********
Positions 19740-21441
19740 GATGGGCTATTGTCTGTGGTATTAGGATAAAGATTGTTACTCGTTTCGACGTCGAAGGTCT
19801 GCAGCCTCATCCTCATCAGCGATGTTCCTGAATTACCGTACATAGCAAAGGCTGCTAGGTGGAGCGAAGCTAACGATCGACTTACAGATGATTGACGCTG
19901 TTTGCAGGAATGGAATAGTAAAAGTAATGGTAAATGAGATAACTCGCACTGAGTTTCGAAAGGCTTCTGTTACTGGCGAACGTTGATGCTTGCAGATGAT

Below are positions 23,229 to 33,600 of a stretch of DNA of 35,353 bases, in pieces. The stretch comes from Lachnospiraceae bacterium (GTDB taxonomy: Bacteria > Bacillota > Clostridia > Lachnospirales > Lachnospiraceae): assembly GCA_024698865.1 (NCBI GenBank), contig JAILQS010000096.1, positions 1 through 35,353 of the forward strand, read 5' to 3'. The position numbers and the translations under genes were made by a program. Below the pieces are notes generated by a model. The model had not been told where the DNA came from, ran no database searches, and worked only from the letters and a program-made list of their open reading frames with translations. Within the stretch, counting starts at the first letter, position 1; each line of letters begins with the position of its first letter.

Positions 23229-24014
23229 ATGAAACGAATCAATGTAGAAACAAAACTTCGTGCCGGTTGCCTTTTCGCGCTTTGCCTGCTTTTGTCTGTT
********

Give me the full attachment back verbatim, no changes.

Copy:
Positions 19740-21441
19740 GATGGGCTATTGTCTGTGGTATTAGGATAAAGATTGTTACTCGTTTCGACGTCGAAGGTCT
19801 GCAGCCTCATCCTCATCAGCGATGTTCCTGAATTACCGTACATAGCAAAGGCTGCTAGGTGGAGCGAAGCTAACGATCGACTTACAGATGATTGACGCTG
19901 TTTGCAGGAATGGAATAGTAAAAGTAATGGTAAATGAGATAACTCGCACTGAGTTTCGAAAGGCTTCTGTTACTGGCGAACGTTGATGCTTGCAGATGAT

Below are positions 23,229 to 33,600 of a stretch of DNA of 35,353 bases, in pieces. The stretch comes from Lachnospiraceae bacterium (GTDB taxonomy: Bacteria > Bacillota > Clostridia > Lachnospirales > Lachnospiraceae): assembly GCA_024698865.1 (NCBI GenBank), contig JAILQS010000096.1, positions 1 through 35,353 of the forward strand, read 5' to 3'. The position numbers and the translations under genes were made by a program. Below the pieces are notes generated by a model. The model had not been told where the DNA came from, ran no database searches, and worked only from the letters and a program-made list of their open reading frames with translations. Within the stretch, counting starts at the first letter, position 1; each line of letters begins with the position of its first letter.

Positions 23229-24014
23229 ATGAAACGAATCAATGTAGAAACAAAACTTCGTGCCGGTTGCCTTTTCGCGCTTTGCCTGCTTTTGTCTGTT